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Kentucky Derby and Horse Racing at The Downey Profile®

Team Alpha Continues Gate Work


Alpha, who's been tucked away from the limelight in New York in the days leading to the Kentucky Derby, has continued being schooled at the gate at Belmont Park.

Alpha was fractious in the starting gate prior to his eleventh-place finish in the Breeders’ Cup Juvenile, and so trainer Kiaran McLaughlin and his team have made a concerted effort to improve the colt’s behavior.

In the Grade I Wood Memorial, where he started from post 1, it was arranged to have a gate handler assigned to Alpha -- but standing just outside the stall when the colt and Ramon Dominguez waited for the bell to ring. Alpha finished a close second to Gemologist.

“He stood in the gate this morning,” said Artie Magnuson, assistant to McLaughlin, on Thursday. “He was really, really good. We need to keep going. In the afternoon, he gets cranked up. Last time, we didn’t have a man in with him. It was their idea at the gate. He said, ‘Why don’t we try to leave a guy out, but we’ll watch. If Ramon wants someone, we’ll grab him.’ Sometimes a colt will get distracted. They’ve done a great job with him.”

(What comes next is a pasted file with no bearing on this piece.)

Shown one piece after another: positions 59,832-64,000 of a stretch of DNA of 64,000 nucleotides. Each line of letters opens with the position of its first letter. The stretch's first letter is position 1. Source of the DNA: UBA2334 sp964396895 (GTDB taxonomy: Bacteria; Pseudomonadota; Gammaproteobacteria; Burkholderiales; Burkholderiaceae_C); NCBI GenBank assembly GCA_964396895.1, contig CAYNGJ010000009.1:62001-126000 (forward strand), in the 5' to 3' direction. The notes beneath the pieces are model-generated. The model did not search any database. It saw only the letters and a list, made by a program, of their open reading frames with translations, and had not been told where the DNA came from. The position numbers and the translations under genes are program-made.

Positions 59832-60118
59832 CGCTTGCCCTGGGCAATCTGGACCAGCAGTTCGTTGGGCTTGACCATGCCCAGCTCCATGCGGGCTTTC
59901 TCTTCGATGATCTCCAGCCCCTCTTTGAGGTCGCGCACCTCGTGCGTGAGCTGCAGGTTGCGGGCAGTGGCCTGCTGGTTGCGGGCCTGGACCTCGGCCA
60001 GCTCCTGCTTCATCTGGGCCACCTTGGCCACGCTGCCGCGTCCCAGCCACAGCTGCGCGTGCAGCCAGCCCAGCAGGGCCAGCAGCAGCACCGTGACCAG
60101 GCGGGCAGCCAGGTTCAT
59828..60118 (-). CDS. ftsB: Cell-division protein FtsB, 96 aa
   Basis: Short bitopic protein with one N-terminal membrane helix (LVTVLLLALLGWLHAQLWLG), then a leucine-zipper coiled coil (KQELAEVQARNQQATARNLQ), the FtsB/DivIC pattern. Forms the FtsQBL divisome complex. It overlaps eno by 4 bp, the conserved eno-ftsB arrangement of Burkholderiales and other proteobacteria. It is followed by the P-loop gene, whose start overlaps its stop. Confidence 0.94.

Magnuson said Alpha likely will breeze at Belmont on Saturday and will be flown to Kentucky on Monday. After his arrival at Churchill Downs, there will be additional gate schooling.

“We’ll stand him in the gate at Churchill and do it their way,” said Magnuson. “He’s not that terrible, so we’ll probably stand him, and they’ll get to know him, and whatever way they want to do is fine with us.”

Like the Juvenile, the Kentucky Derby will be conducted at Churchill Downs in front of a large crowd. Drawing from his experience from ponying Majestic Shore to post for the 1984 Kentucky Derby, Magnuson described the electric atmosphere on Kentucky Derby Day.

“That’s a crazy day,” said Magnuson. “It is so loud. It’s unbelievable. You feel like you’re so small. It’s crazy.”

Magnuson’s sensory overload was understandable, considering it was the first time he had ever ponied a horse to post.

“They asked, ‘Do you want to pony one?’” Magnuson recalled. “I said, ‘I don’t know how to do it.’ And they said, ‘We need 20 people! Just follow No. 15. Just follow him.’ It was Swale. I just followed him. It was wild.”

--Edited NYRA release


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